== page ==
14-11-1908. ECHO OF THE ARCHDALL DIVORCE CASE. SEPARATION DEED ARRANGED. APPLICATION AS TO COSTS. On Monday, in the Probate Court, Dublin, before Mr. Justice Andrews, an application in reference to costs was made in the case of Archdall v. Archdall. The petitioner was Mr. Edward Hugh Archdall, of Drumcoo, Co. Fermanagh, and the respondent was his wife, Mrs. Dorothea Frederica M. Archdall. The trial, which had attracted considerable attention, had resulted in a disagreement of the jury. Mr. Patchell, K.C. (instructed by Mr. B. L. Winslow), on behalf of the respondent, stated that the matter had been before the Court on several occasions. The original application was for an order directing that the wife’s costs should be paid when taxed. Some months ago that application was made, but it was adjourned on the ground that it might be premature. The suit had now, however, been determined, and a separator deed arranged by which the parties agreed to live separately and to enter into an arrangement of a pecuniary character for the support of the wife and the custody of the children. There was, however, in the deed, nothing in reference to costs. Mr. Justice Andrews and counsel discussed the question whether any order for costs should include those of the separation deed. Mr. Pringle who (instructed by Messrs. Falls & Pringle appeared for the petitioner, said he was not instructed as to the costs of the separation proceedings. Mr. Justice Andrews, allowed the motion to stand for a week.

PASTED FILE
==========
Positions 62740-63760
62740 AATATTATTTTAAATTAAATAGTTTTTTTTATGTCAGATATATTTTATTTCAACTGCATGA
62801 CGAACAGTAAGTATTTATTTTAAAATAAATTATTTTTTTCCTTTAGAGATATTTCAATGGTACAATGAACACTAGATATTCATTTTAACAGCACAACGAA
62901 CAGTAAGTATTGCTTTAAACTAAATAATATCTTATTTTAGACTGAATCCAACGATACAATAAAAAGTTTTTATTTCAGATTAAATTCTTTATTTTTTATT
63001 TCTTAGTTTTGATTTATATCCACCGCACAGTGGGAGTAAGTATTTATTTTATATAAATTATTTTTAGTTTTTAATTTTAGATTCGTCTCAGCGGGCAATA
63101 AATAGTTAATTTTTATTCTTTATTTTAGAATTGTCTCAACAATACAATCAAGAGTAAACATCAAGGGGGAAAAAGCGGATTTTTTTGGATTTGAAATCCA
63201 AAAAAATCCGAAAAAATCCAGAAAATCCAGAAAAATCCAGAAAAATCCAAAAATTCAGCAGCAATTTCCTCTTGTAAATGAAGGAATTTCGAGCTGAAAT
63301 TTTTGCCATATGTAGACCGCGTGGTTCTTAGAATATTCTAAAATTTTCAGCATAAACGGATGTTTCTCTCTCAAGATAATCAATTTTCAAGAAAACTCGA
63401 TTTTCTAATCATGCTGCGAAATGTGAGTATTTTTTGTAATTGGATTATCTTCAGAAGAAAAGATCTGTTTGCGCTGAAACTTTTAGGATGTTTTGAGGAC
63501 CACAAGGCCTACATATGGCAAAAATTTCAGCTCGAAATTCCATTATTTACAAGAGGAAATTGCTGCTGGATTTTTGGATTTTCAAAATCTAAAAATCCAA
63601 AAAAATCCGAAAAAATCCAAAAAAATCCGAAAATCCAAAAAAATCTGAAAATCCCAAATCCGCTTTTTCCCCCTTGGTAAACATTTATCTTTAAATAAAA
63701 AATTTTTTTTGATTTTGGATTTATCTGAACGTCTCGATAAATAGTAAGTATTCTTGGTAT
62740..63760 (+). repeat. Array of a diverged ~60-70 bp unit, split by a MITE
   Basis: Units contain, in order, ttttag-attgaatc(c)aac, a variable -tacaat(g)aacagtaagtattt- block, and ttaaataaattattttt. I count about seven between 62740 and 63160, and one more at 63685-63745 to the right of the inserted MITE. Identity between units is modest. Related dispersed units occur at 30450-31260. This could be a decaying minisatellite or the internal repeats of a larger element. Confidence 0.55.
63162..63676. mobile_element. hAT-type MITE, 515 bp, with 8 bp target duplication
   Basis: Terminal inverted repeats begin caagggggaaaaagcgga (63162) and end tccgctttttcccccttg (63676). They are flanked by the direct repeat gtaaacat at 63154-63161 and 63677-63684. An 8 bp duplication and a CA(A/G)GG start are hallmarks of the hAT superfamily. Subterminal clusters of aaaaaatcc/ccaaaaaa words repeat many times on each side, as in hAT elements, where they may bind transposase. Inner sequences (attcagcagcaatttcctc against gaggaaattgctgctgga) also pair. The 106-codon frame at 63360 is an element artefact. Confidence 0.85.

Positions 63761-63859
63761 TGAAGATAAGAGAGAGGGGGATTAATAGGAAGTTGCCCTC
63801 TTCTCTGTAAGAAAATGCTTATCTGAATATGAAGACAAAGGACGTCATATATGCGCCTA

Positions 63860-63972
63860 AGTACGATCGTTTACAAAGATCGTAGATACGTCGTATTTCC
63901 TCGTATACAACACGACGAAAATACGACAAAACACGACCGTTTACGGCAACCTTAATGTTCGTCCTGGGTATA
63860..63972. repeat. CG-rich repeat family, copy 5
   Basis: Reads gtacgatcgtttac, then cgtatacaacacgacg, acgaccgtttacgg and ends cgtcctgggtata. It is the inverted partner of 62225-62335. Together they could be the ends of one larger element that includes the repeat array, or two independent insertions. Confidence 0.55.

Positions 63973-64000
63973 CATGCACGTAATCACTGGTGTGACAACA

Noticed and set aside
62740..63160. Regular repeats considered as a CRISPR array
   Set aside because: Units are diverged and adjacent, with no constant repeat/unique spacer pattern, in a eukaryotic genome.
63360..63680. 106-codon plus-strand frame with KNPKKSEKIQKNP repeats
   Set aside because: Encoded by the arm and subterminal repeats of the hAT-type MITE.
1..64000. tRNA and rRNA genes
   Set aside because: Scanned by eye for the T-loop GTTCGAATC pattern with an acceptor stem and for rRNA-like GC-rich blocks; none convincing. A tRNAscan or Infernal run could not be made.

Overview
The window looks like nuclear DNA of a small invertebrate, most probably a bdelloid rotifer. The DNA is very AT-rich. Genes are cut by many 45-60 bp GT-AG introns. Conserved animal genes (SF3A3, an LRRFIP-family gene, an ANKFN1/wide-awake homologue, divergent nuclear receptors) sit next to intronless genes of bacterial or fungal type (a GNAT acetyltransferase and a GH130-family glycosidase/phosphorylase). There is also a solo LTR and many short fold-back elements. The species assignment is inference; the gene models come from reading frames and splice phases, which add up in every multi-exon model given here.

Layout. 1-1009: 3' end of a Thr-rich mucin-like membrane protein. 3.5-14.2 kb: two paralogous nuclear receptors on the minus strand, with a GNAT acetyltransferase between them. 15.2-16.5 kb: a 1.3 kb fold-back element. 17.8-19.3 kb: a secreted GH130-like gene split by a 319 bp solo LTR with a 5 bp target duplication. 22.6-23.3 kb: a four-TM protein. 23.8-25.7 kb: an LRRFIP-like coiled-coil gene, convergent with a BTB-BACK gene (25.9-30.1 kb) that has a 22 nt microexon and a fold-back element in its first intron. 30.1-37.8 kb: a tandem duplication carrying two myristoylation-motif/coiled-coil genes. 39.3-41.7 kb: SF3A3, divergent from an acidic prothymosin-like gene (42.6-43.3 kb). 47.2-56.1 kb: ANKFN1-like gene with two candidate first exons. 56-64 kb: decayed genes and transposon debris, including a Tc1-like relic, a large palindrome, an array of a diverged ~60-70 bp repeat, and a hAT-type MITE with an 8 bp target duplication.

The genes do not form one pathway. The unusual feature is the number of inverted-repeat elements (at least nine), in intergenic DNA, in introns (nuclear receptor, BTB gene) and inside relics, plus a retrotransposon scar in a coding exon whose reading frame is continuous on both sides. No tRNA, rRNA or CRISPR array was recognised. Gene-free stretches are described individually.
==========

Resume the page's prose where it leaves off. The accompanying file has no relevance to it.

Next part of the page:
14-11-1908. WHAT OTHER NATIONS ARE DOING. With reference to the methods adopted by different countries to improve the breed of horses, in Germany the Government army estimates provide £100,000 for the encouragement of horse-breeding, Austria-Hungry, £300,000, France, £100,000, England nil. In America the Government also looks well after the important matter of horse breeding.